Streetwise: Conceptual Thinking
From our friends at Eure Consulting:
This is the twenty-fourth installment in our 25 week series exploring the 25 competencies, or soft skills, that our assessments measure. Each week we’ll give you the definition of that competency, explain its value, and give you tips to help you develop it. This week: Conceptual Thinking.
Conceptual Thinking is analyzing hypothetical situations, patterns and/or abstract concepts to formulate connections and new insights. It’s focused on taking a step back to see the bigger picture at hand, drawing connections between the different aspects of a situation and seeing the whole.
This is another one of the skills that requires you to stop and just think. It’s all about working a problem or concept over and over in your mind, making the abstract concrete. Those that are skilled in Conceptual Thinking can see patterns not recognized by others. Their brains are analyzing every situation on multiple levels to see the common threads or similarities that it might have to other situations they’ve faced in the past.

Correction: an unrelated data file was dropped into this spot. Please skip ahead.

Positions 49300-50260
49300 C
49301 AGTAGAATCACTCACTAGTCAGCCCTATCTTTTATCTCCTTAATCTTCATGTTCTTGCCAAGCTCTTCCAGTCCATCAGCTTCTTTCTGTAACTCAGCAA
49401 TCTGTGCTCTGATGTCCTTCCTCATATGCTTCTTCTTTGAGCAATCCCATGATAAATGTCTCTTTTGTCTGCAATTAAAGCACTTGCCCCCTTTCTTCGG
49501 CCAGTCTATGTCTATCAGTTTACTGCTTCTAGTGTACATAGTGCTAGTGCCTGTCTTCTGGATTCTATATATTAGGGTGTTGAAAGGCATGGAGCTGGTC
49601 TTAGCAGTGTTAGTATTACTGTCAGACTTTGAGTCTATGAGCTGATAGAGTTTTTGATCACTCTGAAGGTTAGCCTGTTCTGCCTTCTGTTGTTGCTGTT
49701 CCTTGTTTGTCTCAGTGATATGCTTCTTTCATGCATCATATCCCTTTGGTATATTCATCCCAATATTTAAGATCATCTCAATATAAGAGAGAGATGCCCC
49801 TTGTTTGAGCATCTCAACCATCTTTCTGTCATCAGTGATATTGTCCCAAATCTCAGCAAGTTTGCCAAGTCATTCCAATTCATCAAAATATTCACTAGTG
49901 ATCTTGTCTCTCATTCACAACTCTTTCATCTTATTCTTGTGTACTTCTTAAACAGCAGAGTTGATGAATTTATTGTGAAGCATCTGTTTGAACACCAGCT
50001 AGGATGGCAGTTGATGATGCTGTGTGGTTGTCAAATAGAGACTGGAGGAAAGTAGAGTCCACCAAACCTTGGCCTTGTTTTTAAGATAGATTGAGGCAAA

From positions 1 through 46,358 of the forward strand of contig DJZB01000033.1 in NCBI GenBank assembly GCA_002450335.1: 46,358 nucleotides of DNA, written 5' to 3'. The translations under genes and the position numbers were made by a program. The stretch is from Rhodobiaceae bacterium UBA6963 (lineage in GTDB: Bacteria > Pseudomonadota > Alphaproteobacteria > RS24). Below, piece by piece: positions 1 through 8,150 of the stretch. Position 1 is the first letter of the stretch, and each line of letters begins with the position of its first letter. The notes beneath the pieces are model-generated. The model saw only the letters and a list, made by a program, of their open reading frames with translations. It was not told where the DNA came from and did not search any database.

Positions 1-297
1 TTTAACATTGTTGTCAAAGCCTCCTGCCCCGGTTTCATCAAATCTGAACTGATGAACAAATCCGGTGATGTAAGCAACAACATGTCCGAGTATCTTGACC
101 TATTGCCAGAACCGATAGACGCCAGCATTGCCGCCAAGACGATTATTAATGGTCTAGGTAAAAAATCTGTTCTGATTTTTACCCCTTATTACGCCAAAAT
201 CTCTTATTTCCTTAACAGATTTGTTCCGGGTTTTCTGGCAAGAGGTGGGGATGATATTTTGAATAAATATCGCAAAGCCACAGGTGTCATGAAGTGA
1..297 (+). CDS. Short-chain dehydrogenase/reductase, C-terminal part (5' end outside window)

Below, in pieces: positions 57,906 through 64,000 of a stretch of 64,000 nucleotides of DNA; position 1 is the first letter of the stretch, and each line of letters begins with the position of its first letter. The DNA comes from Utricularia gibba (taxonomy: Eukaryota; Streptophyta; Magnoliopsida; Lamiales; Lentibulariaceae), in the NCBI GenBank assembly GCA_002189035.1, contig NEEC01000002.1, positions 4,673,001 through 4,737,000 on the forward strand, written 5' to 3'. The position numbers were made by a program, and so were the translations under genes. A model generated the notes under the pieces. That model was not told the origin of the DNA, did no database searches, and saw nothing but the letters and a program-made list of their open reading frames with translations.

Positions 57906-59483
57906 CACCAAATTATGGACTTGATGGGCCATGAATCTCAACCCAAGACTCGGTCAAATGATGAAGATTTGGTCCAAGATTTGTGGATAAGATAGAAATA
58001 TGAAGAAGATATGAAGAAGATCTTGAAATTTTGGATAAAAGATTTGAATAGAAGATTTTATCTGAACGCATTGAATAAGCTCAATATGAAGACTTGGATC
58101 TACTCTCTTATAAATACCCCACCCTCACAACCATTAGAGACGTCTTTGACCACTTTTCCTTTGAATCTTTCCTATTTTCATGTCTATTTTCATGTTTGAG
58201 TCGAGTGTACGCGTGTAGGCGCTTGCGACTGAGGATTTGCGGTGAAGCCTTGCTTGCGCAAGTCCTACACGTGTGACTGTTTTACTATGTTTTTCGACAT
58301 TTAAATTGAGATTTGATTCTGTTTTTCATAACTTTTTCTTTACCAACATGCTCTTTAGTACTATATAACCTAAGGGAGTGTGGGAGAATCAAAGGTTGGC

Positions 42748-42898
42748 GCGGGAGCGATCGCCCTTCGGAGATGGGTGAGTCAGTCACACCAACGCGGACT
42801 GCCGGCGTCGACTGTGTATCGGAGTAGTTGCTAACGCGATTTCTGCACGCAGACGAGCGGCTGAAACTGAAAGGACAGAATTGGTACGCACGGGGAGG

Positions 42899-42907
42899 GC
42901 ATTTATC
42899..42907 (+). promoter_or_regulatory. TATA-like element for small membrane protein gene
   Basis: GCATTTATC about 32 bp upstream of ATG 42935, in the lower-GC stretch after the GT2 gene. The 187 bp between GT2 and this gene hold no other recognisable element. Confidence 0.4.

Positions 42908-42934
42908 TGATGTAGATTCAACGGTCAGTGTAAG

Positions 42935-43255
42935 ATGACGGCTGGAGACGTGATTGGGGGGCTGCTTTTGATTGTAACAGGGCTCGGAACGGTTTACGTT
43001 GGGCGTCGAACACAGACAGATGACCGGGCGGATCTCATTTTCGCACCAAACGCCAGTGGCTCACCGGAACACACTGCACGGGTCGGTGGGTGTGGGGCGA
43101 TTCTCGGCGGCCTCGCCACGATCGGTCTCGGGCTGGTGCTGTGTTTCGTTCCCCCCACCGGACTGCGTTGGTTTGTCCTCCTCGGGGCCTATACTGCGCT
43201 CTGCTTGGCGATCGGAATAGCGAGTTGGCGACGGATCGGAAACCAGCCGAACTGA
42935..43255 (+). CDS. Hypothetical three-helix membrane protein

Conceptual Thinking is a critical skill needed to abstract what might come of a hypothesis and see it through to creation. Conceptual thinkers think in terms of patterns, strategies and paradigms and then apply those ideas to the real world. They can analyze a concept or structure and then determine how to best apply it to their current environment. They are constantly analyzing the structures and processes behind real life events. Trying to determine how things move from an idea to a concrete object. When you’re out to dinner, they’re the type of people who are interested in uncovering how a restaurant sources its ingredients. They get a sense of fulfillment by being able to figure it out.
If you’d like to develop your Conceptual Thinking, you can start by stopping to think about how things have come into your life or why certain things happen. Digging into the patterns and systems that lead us to act in certain ways or that bring certain products into our life will get you to start thinking about the conceptual world behind the concrete world. It may sound unnecessary to think about things that deeply, but it can greatly improve your ability to think in terms of systems and processes, thereby improving the systems and processes you use.